Graeme Swann’s retirement leaves England with a huge void to fill
One of the great English spin bowlng careers ends with immediate effect
Graeme Swann during an England nets session at the WACA in Perth, Australia. Swann has announced his retirement from the international game. Photo: Gareth Copley/Getty Images
“Swann to Watson, SIX, floated up, Watson is on the rampage and this goes many a mile over wide long-on again. This is like watching a man kicking a kitten.”
Thus ended one of the great England careers, although we were not to know it at the time. Graeme Swann’s Test career began with a four carved away to the square boundary at Chennai’s Chepauk Stadium followed by the third-ball wicket of Gautam Gambhir, and ended with a spectator picking the ball out of the seating high up in Perth’s Prindiville stand to finish an over that conceded 22 runs.
“I did go out with a bang,” the 34-year-old reflected ruefully at the MCG after confirming his retirement from international cricket with immediate effect. “That last ball went about 135 metres. I shall forever remember that.”
In between times, in 60 Tests, there had been a further 254 wickets in a little more than five years, prolific wicket-taking exceeding anyone else in Test cricket in that period, with Jimmy Anderson (232), Stuart Broad (207) and Dale Steyn (205) behind him.
His tally leaves him sixth in England’s all-time list, the leading off-spinner, and as a slow bowler, second only to Derek Underwood, who took 297 wickets. His average of 29.96 is remarkable in itself given that much of his bowling has been done in a defensive role.
With the departure of Jonathan Trott during the first Test in Brisbane, it means that England have lost two linchpins before the series is out.
Had the series still been alive there is little doubt Swann would have continued but he has been bowling under the handicap of a chronic elbow condition that had required surgery in the US in the spring.
It has deteriorated once more to the stage where he cannot bowl effectively in the later stages of a match, the very time when he would be expected to hold centre stage. With the series already lost, he has decided there is little to be gained by him continuing. There had been speculation, although no firm evidence, that this would have been his last tour in any case.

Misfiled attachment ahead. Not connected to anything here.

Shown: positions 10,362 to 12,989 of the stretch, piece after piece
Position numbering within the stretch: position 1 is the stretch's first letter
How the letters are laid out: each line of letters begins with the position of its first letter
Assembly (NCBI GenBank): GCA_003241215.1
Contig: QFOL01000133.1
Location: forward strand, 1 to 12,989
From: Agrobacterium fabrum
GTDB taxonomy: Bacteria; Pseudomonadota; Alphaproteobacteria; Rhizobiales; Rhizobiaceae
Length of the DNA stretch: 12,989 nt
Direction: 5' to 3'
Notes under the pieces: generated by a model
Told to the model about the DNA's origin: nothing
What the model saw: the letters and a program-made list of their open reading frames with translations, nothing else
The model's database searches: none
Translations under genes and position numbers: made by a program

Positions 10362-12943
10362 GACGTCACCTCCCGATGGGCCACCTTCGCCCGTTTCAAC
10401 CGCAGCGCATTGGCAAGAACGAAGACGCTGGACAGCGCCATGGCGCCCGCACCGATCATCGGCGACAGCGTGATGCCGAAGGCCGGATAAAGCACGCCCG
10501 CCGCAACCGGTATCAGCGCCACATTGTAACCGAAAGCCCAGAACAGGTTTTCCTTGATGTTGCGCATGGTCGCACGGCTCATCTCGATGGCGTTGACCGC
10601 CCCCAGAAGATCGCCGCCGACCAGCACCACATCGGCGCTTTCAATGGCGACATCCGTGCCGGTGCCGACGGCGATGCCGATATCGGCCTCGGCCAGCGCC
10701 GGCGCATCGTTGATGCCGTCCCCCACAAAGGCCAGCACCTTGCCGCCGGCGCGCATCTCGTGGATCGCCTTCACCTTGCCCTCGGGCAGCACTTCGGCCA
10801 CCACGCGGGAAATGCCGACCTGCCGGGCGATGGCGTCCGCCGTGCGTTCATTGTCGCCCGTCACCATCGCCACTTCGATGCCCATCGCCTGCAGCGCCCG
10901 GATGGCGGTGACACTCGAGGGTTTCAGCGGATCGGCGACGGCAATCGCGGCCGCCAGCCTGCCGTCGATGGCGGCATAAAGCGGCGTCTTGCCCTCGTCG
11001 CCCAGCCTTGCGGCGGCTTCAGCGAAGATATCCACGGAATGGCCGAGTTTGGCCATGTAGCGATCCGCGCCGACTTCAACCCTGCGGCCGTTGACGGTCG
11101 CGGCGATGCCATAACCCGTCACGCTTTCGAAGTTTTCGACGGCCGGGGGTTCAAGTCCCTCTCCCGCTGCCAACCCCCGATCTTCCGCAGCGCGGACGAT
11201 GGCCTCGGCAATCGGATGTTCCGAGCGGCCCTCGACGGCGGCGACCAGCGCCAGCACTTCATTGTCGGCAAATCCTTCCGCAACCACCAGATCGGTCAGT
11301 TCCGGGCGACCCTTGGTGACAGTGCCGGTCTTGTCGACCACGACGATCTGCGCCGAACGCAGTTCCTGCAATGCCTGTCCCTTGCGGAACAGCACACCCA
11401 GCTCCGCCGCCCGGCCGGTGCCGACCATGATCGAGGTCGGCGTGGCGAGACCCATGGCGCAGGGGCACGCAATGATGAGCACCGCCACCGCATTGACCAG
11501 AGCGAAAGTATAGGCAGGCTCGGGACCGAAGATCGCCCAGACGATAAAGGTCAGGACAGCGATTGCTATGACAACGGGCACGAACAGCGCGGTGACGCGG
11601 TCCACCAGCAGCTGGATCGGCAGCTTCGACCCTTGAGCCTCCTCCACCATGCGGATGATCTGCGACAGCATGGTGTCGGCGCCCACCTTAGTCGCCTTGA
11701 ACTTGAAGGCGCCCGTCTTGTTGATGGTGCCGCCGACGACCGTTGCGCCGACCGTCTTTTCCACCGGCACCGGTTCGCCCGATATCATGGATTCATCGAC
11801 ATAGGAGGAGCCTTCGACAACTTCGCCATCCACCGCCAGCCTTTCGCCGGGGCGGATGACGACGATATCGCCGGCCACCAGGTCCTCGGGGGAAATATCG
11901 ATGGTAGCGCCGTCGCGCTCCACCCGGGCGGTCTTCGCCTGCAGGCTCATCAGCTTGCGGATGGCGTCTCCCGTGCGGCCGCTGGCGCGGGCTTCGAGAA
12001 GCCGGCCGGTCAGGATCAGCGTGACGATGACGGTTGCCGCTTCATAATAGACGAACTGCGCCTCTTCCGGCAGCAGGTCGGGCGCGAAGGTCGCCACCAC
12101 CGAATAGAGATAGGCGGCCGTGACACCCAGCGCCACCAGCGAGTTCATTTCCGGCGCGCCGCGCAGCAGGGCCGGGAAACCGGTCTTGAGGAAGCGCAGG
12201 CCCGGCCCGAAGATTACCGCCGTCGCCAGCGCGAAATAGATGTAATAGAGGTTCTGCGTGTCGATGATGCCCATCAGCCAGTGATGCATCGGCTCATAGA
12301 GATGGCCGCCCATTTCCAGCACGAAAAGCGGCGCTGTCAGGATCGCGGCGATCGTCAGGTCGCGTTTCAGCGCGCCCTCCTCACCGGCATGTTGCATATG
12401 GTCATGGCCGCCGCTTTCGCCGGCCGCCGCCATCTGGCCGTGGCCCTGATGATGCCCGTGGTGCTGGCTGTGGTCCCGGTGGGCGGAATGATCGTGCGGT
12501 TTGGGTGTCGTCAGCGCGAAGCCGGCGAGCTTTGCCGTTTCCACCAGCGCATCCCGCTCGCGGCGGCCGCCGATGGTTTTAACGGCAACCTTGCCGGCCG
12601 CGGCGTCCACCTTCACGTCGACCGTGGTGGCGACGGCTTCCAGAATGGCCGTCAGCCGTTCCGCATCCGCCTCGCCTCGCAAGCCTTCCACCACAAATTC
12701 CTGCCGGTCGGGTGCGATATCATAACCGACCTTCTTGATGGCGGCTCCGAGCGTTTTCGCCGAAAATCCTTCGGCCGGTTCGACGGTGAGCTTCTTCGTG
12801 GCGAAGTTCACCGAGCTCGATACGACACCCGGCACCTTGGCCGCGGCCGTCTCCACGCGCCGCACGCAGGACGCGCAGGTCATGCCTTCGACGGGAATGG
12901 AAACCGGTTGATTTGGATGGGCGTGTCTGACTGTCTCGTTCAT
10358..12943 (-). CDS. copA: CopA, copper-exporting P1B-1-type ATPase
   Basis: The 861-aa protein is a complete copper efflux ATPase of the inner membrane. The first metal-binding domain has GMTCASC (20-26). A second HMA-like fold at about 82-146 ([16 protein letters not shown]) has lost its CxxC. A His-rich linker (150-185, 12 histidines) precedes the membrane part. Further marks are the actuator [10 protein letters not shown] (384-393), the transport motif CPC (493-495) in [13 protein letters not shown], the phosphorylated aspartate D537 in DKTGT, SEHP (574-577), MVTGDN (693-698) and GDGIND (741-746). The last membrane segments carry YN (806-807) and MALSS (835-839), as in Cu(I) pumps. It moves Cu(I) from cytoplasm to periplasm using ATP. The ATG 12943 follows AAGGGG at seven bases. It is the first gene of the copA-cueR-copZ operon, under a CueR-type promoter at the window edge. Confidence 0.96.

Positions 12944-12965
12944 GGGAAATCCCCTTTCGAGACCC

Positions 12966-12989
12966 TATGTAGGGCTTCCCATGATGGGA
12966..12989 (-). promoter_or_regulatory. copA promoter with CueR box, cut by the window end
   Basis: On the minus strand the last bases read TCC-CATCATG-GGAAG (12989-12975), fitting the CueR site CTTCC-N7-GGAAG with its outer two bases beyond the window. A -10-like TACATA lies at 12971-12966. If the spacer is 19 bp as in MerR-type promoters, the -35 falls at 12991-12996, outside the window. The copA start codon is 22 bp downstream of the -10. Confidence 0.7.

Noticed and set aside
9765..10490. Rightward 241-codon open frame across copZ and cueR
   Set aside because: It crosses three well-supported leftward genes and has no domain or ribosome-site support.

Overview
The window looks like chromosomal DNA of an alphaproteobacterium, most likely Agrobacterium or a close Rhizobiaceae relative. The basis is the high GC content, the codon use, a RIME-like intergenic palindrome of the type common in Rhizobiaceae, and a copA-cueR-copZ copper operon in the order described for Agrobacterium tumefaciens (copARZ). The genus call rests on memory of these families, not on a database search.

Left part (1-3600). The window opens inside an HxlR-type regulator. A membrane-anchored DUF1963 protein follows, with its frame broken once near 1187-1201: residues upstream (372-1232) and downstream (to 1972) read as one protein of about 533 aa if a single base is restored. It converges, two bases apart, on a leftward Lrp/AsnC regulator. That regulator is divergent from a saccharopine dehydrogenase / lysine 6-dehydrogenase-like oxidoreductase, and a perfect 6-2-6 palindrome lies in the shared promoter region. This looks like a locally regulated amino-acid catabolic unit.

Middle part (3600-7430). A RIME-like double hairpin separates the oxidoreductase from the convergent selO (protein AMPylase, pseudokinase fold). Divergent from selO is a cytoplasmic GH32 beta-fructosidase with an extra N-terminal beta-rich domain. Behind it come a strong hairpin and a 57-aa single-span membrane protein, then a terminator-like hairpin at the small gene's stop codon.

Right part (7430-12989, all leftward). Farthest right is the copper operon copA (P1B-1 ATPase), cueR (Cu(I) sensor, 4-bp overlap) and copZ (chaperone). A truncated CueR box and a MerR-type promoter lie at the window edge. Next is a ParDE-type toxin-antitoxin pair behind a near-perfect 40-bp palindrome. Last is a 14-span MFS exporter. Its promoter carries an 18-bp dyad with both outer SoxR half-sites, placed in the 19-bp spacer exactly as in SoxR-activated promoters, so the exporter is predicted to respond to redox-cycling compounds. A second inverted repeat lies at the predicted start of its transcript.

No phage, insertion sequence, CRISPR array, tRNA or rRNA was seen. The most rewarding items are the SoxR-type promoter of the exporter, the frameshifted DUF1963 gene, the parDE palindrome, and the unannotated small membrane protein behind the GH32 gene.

“If I did carry on it would be purely selfish because at the back end of a game my elbow lets me down completely.
“I took 26 wickets in the Ashes last summer but I don’t think I bowled that well. At the back end of the Trent Bridge Test I could hardly spin a ball on a five-day-old pitch. I just knew deep down that I wasn’t the bowler I was a couple of years ago . . I’m not willing to just hang on and get by being a bit-part player. I want to be a guy who wins matches for England . . . ”
Monty Panesar will assume the role of senior spinner, beginning in the fourth Test that starts at the MCG on St Stephen’s Day. Panesar is 31 and, with 166 Test wickets at 34.56, plus 12 five-wicket hauls, has the credentials to be Swann’s replacement. England have not yet announced whether they will be bringing in a replacement. The Sydney Cricket Ground, where the final Test will be played, is seen as a venue where two spinners would be a possibility.
Beyond Panesar, spinning options are thin on the ground. Last summer, while Panesar was out of contention for personal reasons, England played the Lancashire left-armer Simon Kerrigan in the final Test at The Oval with catastrophic consequences for him. Another left-armer, Danny Briggs, is in the one day squad for the series that follows the Ashes but is not viewed as a Test-match bowler.
The Durham all-rounder Steve Borthwick might have a role to play. The Kent off-spinner James Tredwell, who played one Test against Bangladesh in 2010, is coming to Australia with the one-day squad in January, so he is an option as is Joe Root. But it all shows that Swann is as near to irreplaceable – as a spinner, lower-order batsman of proper nuisance value and top-class slip fielder – as a cricketer can get.